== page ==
John Huntington

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John Huntington
John P. Huntington.png
BornMarch 8, 1832 (1832-03-08)
DiedJanuary 10, 1893(1893-01-10) (aged 60)
London, England
Burial placeLake View Cemetery
Occupation(s)Industrialist, philanthropist
Signature of John P. Huntington.png

John P. Huntington (March 8, 1832 – January 10, 1893) was an American industrialist and philanthropist. Associated with John D. Rockefeller's Standard Oil, he was prominent in the business affairs of Cleveland's oil industry. Among other philanthropic activities, funds which he left in a bequest were combined with those of Hinman Hurlbut and Horace Kelley to establish the Cleveland Museum of Art in 1913.


Huntington was born in Preston, Lancashire, England on March 8, 1832. His father, Hugh Huntington, was a professor of mathematics who founded a school in Preston.[1] John, with his wife Jane Beck whom he married in 1852, immigrated to Cleveland, Ohio, in 1854 and worked as a contractor in slate roofing. He was employed at Clark, Payne & Co., an oil refining firm, in 1863, until its takeover by Standard Oil in 1870. Other business endeavors included gaining partial ownership of a fleet of lake ships in 1886 and becoming vice-president of the Cleveland Stone Company. He also filed many patents for improvements to furnaces, oil refinery, and machinery for producing oil barrels.[2][1][3][4]

An active participant in the municipal affairs of Cleveland, Huntington served as a member of the Cleveland City Council for 13 years (beginning in 1862). In his tenure as a city councilman, he supported the creation of a paid fire department and a city sewer system, the deepening of the Cuyahoga River channel, and the construction of the Superior Viaduct (which closed in 1920, following the opening of the Detroit–Superior Bridge).[1][4][5]

The Cleveland Museum of Art displays its founders names on a plaque in the Ames Family Atrium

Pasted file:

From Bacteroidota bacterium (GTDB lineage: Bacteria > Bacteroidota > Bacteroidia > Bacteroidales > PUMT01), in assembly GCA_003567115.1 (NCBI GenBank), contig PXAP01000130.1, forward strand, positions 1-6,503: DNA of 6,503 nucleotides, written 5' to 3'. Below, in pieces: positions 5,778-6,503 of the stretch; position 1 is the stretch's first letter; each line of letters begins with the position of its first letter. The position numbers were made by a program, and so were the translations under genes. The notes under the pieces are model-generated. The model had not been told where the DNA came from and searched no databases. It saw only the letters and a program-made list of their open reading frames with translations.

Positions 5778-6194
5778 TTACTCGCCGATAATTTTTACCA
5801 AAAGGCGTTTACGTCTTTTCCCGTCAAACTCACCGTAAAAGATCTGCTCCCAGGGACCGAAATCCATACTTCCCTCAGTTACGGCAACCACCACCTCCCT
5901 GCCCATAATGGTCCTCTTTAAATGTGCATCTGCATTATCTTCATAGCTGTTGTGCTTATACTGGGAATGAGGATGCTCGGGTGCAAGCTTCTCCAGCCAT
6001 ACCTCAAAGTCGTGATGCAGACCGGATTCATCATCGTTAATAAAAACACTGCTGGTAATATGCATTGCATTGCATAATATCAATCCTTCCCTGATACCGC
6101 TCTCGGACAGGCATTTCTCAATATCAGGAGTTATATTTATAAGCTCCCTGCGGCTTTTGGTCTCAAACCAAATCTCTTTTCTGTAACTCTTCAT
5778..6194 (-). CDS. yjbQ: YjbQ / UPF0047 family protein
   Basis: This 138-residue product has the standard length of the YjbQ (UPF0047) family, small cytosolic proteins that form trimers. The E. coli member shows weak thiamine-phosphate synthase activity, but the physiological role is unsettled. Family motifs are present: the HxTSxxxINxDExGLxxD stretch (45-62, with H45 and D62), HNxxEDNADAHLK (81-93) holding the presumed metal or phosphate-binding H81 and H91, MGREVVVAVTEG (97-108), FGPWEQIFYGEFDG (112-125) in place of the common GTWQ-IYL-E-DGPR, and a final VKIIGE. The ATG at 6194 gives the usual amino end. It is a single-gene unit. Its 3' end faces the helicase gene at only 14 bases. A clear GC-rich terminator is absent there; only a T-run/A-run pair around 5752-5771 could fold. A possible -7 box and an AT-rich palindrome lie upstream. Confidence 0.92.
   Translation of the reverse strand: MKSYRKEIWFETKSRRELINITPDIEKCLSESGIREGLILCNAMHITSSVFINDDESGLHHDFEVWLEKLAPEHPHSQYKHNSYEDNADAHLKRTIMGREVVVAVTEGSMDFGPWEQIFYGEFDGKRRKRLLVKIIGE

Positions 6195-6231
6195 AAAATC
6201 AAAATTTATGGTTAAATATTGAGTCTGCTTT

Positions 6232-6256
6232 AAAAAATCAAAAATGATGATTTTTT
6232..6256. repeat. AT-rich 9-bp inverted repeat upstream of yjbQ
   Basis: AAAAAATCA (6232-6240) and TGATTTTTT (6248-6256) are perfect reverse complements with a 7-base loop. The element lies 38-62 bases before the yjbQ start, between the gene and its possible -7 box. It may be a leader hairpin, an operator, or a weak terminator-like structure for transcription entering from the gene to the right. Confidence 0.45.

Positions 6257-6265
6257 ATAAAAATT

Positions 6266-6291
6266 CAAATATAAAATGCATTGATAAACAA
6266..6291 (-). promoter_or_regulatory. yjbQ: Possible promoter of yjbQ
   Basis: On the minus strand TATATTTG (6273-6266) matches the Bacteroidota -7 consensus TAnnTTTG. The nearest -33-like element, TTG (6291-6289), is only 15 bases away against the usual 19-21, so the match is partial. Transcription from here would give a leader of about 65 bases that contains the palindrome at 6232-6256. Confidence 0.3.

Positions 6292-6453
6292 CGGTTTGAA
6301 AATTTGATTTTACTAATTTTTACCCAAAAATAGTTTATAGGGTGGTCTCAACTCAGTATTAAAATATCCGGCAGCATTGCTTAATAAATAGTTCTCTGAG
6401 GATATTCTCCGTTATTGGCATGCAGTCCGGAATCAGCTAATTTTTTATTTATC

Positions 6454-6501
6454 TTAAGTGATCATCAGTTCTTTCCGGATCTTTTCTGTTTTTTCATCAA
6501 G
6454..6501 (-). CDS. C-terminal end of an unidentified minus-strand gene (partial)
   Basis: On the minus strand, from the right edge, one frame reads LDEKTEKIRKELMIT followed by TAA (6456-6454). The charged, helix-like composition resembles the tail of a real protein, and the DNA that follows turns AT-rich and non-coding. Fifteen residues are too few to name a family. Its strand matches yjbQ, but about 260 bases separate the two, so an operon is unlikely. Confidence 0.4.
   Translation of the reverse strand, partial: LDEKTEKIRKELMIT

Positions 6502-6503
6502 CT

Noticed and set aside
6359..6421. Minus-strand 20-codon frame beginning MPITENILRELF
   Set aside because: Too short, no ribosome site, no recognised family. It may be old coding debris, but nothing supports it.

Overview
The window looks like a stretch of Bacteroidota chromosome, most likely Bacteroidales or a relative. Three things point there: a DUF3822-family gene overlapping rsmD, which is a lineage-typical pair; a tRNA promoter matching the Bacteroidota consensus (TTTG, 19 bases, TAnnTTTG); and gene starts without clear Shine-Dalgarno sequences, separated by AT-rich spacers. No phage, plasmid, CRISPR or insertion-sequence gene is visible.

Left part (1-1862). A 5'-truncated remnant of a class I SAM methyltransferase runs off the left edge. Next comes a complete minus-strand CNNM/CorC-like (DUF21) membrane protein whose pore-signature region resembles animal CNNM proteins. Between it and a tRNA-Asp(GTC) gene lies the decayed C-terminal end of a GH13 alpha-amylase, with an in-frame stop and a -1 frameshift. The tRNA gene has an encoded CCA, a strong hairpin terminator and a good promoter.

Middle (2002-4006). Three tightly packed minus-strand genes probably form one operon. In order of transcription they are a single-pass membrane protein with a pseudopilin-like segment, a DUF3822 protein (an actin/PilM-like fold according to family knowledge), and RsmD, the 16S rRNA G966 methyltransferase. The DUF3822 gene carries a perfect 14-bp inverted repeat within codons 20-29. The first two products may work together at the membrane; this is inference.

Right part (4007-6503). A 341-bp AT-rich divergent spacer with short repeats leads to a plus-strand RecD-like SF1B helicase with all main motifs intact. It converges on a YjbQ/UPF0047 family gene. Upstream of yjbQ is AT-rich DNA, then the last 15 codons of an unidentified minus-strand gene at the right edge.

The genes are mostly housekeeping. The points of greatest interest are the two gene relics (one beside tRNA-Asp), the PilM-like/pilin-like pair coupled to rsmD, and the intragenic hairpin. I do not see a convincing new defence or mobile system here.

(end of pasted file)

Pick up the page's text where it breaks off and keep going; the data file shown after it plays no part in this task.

Huntington was also a hobby philatelist. After his tour of Europe and marriage to Mariette L. Goodwin (following his first wife's death in 1882), he turned his interests towards collecting art.[4][6] He formed the John Huntington Benevolent Trust on his fifty-seventh birthday in 1889. The fund was mostly based on 500 shares of his Standard Oil stock, and it provided charity to more than 40 cultural and educational institutions.[1][3][7]

In his will written in 1889, Huntington established the John Huntington Art and Polytechnic Trust with the goal of producing a "gallery and museum" and a "free evening polytechnic school". The trustee of his estate, Henry Clay Ranney, was also the trustee for the estates of Hinman Hurlbut and Horace Kelley; Ranney channeled the bequests from all three estates toward the establishment of the Cleveland Museum of Art.[8][7] Huntington was also a member of several fraternal orders; he received the 32nd Degree from the Scottish Rite, and was affiliated with the Independent Order of Odd Fellows and the Knights of Pythias.[9]

With Jane Beck, Huntington raised five children to adulthood, including his son W.R. Huntington who later became a prominent industrialist of the Lorain County area. John Huntington, along with his family, were members of the Episcopal Church.[9] He also owned a hobby farm on Lake Erie on which he built many structures including a house, a steam pump irrigation system, and a water tower. After his death in 1893, the Cleveland Metropolitan Park System purchased the lakefront property and named it the Huntington Reservation in his honor. He is buried at Lake View Cemetery in Cleveland.[4][10][11]


  1. ^ a b c d Orth, Samuel Peter (1910). A History of Cleveland, Ohio: Biographical. S. J. Clarke Publishing Company. pp. 368, 371. Retrieved February 2, 2020.
  2. ^ Volpe, Andrea (November 3, 2014). "The Rise of the Cleveland Museum of Art". Belt Magazine. Retrieved January 25, 2020.
  3. ^ a b Rose, William Ganson (1990). Cleveland: The Making of a City. Kent State University Press. p. 491. ISBN 0873384288. OCLC 932849693.
  4. ^ a b c d "Huntington, John". Encyclopedia of Cleveland History. Case Western Reserve University. May 11, 2018. Retrieved February 2, 2020.
  5. ^ "Superior Viaduct". Encyclopedia of Cleveland History. Case Western Reserve University. May 22, 2018. Retrieved February 2, 2020.
  6. ^ Holly Rarick Witchey; John Vacha (1994). Fine arts in Cleveland : an illustrated history. Indiana University Press. p. 35. ISBN 9780253310668. Retrieved February 3, 2020.
  7. ^ a b Leedy, Walter C. (1991). Zuppan, Jo; Feingold, Rachel G. (eds.). Cleveland builds an art museum: patronage, politics, and architecture, 1884-1916. Cleveland Museum of Art. p. 12. ISBN 0940717093.
  8. ^ "Cleveland Museum of Art: Founders". Cleveland Museum of Art. October 22, 2012. Retrieved January 25, 2020.
  9. ^ a b Wright, George Frederick, ed. (1916). A Standard History of Lorain County, Ohio. Vol. 2. Lewis Publishing Company. p. 947. Retrieved February 3, 2020.
  10. ^ "Huntington Reservation". Cleveland Historical. Retrieved January 25, 2020.
  11. ^ State History Publications, LLC (2008). Ohio historic places dictionary. Vol. 2. North American Book Dist LLC. p. 236. ISBN 9781878592705.